• [1387–1400, Geoffrey Chaucer, “The Tale of the Nonnes Preest”, in The Canterbury Tales (in Middle English), [Westminster: William Caxton, published 1478], OCLC 230972125; republished in [William Thynne], editor, The Workes of Geffray Chaucer Newlye Printed, [], [London]: [] [Richard Grafton for] Iohn Reynes [], 1542, OCLC 932884868, folio xcvii, verso, column 1:
        Nay (qƿ [quoth] yͤ foxe) but god yeue him miſchãce / That is ſo indiſcrete of gouernance / That iangleth, whã that he ſhuld haue pees
        Nay (said the fox) but God gives him misfortune / That is so indiscreet of governance / That jangles when he should hold his peace]
      • 1791, Oliver Goldsmith, “Of the Nightingale, and Other Soft-billed Song-birds”, in An History of the Earth, and Animated Nature. [], volume V, new edition, London: [] F[rancis] Wingrave, successor to Mr. [John] Nourse, [], OCLC 877622212, page 293:
        It was uſual then about midnight, when there was no noiſe in the houſe, but all ſtill, to hear the two nightingales jangling, and talking with each other, and plainly imitating men's diſcourſes.
Conjugation[edit]
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Translations[edit]

Etymology 2[edit]

From Middle English jangle (gossip, idle talk; a dispute),[3] from Anglo-Norman jangle and Old French jangle (gossip, idle talk; a dispute), from Old French jangler (to chatter, gossip; to argue noisily; to bawl): see further at etymology 1. Later uses are derived directly from the verb.[4]

Sense 3 (“sound typified by undistorted, treble-heavy electric guitars”) is said to derive from a line in the song Mr. Tambourine Man (1965) by the American singer-songwriter Bob Dylan (born 1941): “Hey, Mr. Tambourine Man, play a song for me / In the jingle jangle morning, I’ll come following you.”[5]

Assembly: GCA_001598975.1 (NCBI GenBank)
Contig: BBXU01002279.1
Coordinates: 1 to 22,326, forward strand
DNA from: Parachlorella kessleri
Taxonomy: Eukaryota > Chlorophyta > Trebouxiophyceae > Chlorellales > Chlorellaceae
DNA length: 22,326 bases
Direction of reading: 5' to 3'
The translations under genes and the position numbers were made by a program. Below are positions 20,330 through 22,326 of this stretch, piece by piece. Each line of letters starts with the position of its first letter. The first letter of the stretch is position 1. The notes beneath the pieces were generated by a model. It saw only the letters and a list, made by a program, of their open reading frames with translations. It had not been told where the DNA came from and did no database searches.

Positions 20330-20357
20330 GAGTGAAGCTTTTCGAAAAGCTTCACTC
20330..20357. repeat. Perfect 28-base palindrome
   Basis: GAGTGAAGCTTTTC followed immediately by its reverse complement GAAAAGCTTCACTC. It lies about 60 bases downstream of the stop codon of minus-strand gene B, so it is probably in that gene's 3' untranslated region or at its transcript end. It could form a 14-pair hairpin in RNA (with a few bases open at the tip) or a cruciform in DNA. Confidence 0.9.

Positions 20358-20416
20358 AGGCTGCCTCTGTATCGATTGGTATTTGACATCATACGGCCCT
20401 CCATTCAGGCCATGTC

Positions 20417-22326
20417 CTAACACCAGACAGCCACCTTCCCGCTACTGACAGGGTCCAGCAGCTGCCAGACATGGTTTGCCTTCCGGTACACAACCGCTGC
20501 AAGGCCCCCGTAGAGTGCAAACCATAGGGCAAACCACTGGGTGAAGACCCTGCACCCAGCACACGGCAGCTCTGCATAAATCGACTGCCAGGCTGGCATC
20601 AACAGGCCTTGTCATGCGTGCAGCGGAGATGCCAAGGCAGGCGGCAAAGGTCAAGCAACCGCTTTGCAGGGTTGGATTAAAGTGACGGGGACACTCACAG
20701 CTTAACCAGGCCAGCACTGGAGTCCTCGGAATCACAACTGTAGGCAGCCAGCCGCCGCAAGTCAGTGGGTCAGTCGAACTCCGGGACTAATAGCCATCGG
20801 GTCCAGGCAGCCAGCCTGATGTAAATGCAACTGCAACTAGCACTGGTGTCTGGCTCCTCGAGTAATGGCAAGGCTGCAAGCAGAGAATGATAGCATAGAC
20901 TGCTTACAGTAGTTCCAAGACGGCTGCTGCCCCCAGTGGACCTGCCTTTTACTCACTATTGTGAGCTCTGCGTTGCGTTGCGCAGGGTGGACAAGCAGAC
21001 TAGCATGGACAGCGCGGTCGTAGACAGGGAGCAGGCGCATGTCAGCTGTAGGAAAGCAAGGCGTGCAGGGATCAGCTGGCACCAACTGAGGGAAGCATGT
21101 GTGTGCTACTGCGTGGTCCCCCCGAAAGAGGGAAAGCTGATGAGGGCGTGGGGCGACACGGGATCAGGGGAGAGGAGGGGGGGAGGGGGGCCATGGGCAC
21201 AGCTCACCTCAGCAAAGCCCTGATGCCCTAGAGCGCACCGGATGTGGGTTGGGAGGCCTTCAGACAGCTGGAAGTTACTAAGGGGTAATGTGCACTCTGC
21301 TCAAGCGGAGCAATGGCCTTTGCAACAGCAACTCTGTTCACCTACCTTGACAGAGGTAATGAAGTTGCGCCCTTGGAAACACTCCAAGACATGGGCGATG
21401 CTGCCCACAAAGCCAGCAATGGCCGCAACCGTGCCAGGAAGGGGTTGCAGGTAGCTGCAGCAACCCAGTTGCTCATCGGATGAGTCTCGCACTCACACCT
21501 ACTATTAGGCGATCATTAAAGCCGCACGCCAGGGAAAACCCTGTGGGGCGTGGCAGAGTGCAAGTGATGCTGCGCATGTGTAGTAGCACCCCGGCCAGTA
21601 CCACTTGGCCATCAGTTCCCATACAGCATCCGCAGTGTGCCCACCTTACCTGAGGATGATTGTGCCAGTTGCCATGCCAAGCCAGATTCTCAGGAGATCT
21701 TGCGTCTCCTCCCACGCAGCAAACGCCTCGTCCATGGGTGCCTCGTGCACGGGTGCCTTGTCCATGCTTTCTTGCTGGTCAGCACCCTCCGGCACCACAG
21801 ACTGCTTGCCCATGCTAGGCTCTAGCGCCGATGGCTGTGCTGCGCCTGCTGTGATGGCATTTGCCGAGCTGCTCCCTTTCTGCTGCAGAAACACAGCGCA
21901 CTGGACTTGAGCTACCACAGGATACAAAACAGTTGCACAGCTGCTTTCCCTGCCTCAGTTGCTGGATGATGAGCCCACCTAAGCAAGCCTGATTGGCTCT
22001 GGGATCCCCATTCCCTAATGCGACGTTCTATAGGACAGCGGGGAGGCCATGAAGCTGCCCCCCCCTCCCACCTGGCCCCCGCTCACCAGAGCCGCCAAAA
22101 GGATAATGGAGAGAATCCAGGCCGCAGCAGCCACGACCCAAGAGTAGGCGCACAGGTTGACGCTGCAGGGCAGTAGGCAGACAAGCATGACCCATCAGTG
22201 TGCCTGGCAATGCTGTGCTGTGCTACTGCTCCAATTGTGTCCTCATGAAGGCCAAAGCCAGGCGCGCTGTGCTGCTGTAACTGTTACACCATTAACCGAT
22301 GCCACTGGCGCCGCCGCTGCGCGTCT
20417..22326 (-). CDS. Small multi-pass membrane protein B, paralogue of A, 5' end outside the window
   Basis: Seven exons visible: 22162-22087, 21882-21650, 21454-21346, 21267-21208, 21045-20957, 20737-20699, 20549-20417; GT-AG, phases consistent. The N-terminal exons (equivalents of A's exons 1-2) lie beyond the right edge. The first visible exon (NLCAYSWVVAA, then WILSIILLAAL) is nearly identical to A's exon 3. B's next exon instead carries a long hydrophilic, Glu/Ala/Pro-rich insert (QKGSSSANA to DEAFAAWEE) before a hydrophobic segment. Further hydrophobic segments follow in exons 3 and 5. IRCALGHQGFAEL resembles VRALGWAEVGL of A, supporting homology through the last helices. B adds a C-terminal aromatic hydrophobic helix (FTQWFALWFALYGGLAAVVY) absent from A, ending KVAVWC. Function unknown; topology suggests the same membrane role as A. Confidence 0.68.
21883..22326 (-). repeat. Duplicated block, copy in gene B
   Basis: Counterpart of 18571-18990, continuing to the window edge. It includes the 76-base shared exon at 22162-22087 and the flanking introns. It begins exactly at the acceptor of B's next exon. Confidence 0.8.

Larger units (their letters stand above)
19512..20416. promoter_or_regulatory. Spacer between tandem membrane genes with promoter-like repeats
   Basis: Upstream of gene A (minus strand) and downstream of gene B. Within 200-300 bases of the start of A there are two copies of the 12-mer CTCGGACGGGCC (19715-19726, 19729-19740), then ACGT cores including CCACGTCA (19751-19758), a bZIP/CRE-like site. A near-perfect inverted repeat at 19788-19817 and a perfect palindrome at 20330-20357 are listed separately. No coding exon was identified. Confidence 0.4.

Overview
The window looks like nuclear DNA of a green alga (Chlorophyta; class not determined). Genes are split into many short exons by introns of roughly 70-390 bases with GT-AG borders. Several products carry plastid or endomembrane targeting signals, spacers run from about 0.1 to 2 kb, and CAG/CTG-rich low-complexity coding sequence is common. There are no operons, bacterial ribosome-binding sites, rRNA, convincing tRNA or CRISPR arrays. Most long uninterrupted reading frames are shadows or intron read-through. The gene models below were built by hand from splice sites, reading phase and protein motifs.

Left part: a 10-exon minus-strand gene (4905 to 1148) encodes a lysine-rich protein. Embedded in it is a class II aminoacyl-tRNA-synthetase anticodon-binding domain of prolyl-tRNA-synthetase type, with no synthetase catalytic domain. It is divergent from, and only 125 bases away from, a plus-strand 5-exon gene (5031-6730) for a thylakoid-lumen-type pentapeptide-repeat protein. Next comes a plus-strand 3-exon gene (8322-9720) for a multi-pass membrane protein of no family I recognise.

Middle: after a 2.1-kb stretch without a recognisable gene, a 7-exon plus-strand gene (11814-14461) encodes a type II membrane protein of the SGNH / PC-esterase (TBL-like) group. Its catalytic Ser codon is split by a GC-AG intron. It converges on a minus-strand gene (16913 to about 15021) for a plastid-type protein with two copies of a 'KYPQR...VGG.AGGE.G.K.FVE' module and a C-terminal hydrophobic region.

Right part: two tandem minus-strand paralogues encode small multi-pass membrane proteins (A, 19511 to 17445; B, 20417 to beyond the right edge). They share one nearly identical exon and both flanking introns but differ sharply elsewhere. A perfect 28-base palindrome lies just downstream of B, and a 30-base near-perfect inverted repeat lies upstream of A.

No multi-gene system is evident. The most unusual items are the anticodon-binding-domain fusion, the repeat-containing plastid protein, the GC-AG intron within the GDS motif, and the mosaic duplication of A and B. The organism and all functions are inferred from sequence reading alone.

Noun[edit]

jangle (plural jangles)

  1. A rattling metallic sound; a clang.
  2. (figuratively)
    1. The sound of people talking noisily.
    2. (archaic) Arguing, contention, squabbling.
      Synonyms: altercation, bickering
  3. (music, attributively) A sound typified by undistorted, treble-heavy electric guitars, characteristic of 1960s pop music.
    Synonym: jingle-jangle
Usage notes[edit]

A jangle is somewhat harsher than a jingle.

Derived terms[edit]
Related terms[edit]
Translations[edit]

References[edit]

  1. ^ janglen, v.”, in MED Online, Ann Arbor, Mich.: University of Michigan, 2007.
  2. ^ jangle, v.”, in OED Online Paid subscription required, Oxford, Oxfordshire: Oxford University Press, December 2020; “jangle, v.”, in Lexico, Dictionary.com; Oxford University Press, 2019–present.
  3. ^ jangle, n.”, in MED Online, Ann Arbor, Mich.: University of Michigan, 2007.
  4. ^ jangle, n.”, in OED Online Paid subscription required, Oxford, Oxfordshire: Oxford University Press, March 2021; “jangle, n.”, in Lexico, Dictionary.com; Oxford University Press, 2019–present.
  5. ^ See, for example, Steve LaBate (18 December 2009), “Jangle Bell Rock: A Chronological (Non-Holiday) Anthology … from The Beatles and Byrds to R.E.M. and Beyond”, in Paste[1], Decatur, Ga.: Paste Media Group, ISSN 1540-3106, archived from the original on 27 March 2019: “The term itself comes both from The Byrds’ cover of Bob Dylan’s ‘Mr. Tambourine Man’ (‘in the jingle-jangle morning’) and also from the shrill (jangly) sound of the guitars.”

Further reading[edit]